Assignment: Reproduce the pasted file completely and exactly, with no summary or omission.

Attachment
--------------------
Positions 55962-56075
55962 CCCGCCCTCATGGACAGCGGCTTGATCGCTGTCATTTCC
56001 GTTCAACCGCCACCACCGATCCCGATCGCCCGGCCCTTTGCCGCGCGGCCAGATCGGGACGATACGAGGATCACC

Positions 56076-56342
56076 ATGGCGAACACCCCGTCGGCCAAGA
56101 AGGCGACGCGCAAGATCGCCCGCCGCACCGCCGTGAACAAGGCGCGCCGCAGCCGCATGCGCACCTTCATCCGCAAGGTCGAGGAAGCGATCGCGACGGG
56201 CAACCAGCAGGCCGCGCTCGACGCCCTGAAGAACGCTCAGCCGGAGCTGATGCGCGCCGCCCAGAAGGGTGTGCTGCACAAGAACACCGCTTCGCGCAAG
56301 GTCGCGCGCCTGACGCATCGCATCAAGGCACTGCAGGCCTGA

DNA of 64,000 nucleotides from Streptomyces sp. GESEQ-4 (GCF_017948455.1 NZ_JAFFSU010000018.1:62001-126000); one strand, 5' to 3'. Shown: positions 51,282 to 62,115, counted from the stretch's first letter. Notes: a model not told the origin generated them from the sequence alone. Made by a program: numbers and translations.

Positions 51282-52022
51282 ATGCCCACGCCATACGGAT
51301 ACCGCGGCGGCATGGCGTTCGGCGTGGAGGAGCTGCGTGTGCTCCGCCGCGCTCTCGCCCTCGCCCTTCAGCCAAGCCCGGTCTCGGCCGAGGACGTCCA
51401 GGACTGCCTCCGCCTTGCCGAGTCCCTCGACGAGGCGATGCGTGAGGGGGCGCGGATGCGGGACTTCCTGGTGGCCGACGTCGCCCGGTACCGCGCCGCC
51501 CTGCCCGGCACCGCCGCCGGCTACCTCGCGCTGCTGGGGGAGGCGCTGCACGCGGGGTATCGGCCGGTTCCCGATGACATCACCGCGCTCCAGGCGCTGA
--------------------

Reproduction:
Positions 55962-56075
55962 CCCGCCCTCATGGACAGCGGCTTGATCGCTGTCATTTCC
56001 GTTCAACCGCCACCACCGATCCCGATCGCCCGGCCCTTTGCCGCGCGGCCAGATCGGGACGATACGAGGATCACC

Positions 56076-56342
56076 ATGGCGAACACCCCGTCGGCCAAGA
56101 AGGCGACGCGCAAGATCGCCCGCCGCACCGCCGTGAACAAGGCGCGCCGCAGCCGCATGCGCACCTTCATCCGCAAGGTCGAGGAAGCGATCGCGACGGG
56201 CAACCAGCAGGCCGCGCTCGACGCCCTGAAGAACGCTCAGCCGGAGCTGATGCGCGCCGCCCAGAAGGGTGTGCTGCACAAGAACACCGCTTCGCGCAAG
56301 GTCGCGCGCCTGACGCATCGCATCAAGGCACTGCAGGCCTGA

DNA of 64,000 nucleotides from Streptomyces sp. GESEQ-4 (GCF_017948455.1 NZ_JAFFSU010000018.1:62001-126000); one strand, 5' to 3'. Shown: positions 51,282 to 62,115, counted from the stretch's first letter. Notes: a model not told the origin generated them from the sequence alone. Made by a program: numbers and translations.

Positions 51282-52022
51282 ATGCCCACGCCATACGGAT
51301 ACCGCGGCGGCATGGCGTTCGGCGTGGAGGAGCTGCGTGTGCTCCGCCGCGCTCTCGCCCTCGCCCTTCAGCCAAGCCCGGTCTCGGCCGAGGACGTCCA
51401 GGACTGCCTCCGCCTTGCCGAGTCCCTCGACGAGGCGATGCGTGAGGGGGCGCGGATGCGGGACTTCCTGGTGGCCGACGTCGCCCGGTACCGCGCCGCC
51501 CTGCCCGGCACCGCCGCCGGCTACCTCGCGCTGCTGGGGGAGGCGCTGCACGCGGGGTATCGGCCGGTTCCCGATGACATCACCGCGCTCCAGGCGCTGA